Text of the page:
Back in the Café Buenos Aires yesterday for a spot of lunch and conversation, he was sitting at the large rectangular table at the back, where some recently published books and today’s newspapers were invitingly piled in the middle, as if they were free to all (‘Free’? No! ‘Free’ is always another fiction). Him? It was Macbeth, or Mackay, or one of those Scotsmen, although it was the copy of The Independent that caught his eye, and the leading article in it – “ABOUT THE LEAKS” – which prophesied the end of all our freedoms we have enjoyed on the internet up until now (‘Free’? No! ‘Free’ is always… etc).
Then in came a group of four ladies from the ‘Typing Pool’ (as he secretly called them; Heaven help him if they read this and found out!). Do you mind if we joined you, one of them asked, Not at all, We might be rather noisy, Screech away, he said resuming his reading and notebook writing. Then two more arrived, and suddenly they all went quiet. He looked up again, and it was clear that where he was sitting at the table would be in the way of the group of ‘My Maenads’ (another secret name he had for them) sitting together. He quickly moved to another seat further down the side of the table to make room, but when yet two more of the dezhurnye (the supervisors – that was one of their official titles – always women) arrived, he moved again, this time round the corner of the table. You will be in the street soon, one of them laughingly said, Yes, he replied joining in the joke.
Good humour all round, because he knew as well as anyone you never wanted to get on the wrong side of the ladies from the ‘Typing Pool’. It was a Cold War zone, but they were letting him listen in. He said I have just had my injection, the oldest woman was telling her story as was clearly her right being the senior person of the group of young and old women, and with an old-fashioned posh voice, He was trying to apologize I think, What injections do you have for being like that, Like what, A bit strange in the head, How, You know, Schizophenia, Something like that, My goodness, the older woman resumed, Friendly and full of drugs too.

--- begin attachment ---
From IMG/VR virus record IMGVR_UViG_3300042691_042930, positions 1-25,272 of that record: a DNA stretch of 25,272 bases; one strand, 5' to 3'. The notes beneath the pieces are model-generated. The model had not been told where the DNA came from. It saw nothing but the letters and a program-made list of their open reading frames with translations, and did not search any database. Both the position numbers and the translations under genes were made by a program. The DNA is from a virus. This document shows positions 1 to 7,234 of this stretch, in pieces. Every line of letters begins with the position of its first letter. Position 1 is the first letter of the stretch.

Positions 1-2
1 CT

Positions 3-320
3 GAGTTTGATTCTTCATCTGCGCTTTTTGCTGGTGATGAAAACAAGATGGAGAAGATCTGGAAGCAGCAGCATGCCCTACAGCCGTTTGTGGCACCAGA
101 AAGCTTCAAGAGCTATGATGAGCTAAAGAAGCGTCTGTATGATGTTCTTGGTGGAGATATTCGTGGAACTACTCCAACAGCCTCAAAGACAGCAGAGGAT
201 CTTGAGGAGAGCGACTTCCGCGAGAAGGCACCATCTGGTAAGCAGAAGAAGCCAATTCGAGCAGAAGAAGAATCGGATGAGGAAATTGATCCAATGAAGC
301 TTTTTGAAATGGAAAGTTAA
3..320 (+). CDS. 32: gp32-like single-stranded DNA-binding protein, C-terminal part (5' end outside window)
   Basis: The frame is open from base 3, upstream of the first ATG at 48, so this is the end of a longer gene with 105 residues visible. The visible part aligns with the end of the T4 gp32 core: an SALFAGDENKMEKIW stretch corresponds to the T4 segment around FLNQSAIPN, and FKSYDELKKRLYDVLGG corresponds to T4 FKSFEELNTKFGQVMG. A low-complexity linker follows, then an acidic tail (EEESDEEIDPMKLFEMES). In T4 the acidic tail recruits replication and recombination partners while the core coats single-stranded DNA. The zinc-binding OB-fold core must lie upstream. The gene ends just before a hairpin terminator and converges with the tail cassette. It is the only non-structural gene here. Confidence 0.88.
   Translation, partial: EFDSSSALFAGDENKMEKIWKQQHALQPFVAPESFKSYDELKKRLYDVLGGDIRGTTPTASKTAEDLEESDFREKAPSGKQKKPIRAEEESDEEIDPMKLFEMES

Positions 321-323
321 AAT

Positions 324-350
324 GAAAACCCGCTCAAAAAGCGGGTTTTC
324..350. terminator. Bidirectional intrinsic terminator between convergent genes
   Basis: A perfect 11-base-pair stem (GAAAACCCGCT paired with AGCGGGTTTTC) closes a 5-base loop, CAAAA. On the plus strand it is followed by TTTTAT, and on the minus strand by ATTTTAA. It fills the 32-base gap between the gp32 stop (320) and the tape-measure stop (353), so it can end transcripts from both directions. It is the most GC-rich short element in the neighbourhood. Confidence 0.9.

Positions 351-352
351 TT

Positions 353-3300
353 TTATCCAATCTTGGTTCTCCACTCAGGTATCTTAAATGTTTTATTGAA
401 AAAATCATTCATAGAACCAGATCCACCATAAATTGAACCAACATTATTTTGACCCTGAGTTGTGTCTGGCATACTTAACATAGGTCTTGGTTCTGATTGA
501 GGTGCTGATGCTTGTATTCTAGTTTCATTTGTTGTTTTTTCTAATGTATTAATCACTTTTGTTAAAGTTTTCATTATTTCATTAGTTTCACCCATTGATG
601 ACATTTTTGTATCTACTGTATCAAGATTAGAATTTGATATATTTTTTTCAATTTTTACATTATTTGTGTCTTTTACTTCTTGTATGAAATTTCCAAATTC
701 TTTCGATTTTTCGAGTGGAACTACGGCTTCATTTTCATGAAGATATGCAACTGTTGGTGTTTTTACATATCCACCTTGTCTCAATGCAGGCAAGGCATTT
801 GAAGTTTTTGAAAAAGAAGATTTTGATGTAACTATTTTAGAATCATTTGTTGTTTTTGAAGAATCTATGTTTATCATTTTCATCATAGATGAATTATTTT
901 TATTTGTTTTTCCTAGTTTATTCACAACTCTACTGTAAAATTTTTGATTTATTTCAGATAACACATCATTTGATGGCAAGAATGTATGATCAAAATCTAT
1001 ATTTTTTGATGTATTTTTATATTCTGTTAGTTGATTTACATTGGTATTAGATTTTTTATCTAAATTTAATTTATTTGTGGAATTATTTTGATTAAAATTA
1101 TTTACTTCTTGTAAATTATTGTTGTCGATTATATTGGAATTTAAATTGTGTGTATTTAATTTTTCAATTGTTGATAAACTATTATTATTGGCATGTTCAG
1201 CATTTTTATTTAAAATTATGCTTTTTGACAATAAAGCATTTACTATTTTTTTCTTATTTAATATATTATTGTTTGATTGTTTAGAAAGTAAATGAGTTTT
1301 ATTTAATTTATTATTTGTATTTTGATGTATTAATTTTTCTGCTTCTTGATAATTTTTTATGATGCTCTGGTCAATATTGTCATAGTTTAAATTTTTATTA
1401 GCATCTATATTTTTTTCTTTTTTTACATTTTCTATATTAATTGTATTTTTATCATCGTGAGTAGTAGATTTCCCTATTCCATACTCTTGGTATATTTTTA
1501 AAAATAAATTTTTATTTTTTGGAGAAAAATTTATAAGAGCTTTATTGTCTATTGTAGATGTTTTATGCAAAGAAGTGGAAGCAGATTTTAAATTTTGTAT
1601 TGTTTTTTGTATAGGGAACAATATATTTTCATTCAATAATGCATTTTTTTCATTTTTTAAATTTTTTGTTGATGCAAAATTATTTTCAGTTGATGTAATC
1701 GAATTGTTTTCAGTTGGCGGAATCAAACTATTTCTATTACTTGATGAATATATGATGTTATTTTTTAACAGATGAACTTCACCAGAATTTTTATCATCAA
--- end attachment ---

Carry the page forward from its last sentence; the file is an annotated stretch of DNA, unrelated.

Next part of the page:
He went to the ‘Typing Pool’ to find out these things, because these were the women supervisors of the Archiv (the Central Archive). It was what they called OPEN ACCESS, but it was the woman who were in charge because they controlled all access to the Catalogues for the Archiv – and low and behold if you upset them, ‘Closed for lunch!’… ‘Closed for ever!’ – since the Archiv was still officially part of the security ministry, and therefore remained off limits to foreigners. In fact off limits to everybody so that knowledge for him worked more like a game, and there were always surprising discoveries to be made, like the women around the table revealing their first names to each other in his presence. So there was Annie, the older posh woman who also wondered out loud what she would do when she retired in January, and Nat, and then another Natalie, and Maria who spoke with an Irish accent, and the others, and especially Ellen, or Ellena, or Ellenor, but not Eleanor, she said. All these discoveries, and the occasional tease, I hope we didn’t disturb your magnum opus, Annie said in an almost shy voice as if giving him a little present, as he squeezed around the table with his bags in order to reach the door of the café, Oh no, you only drove me round the bend.
More good humour all round, and he felt as though he could fall in love with them all, especially Ellena. But of course he knew to be careful, because they had ready names for people like him – ‘Bourgeois Wrecker’ for one. Later, that evening he took a taxi to the station in order to leave the city by train. His route passed the City of Westminster Magistrates Court, where the bright lights of the TV News Stations were blazing in front of the building. They always bring the celebrities here, his driver said, and there were police in flat caps and yellow reflecting jackets over thick padded jackets, stood in pairs and small groups on the pavements everywhere.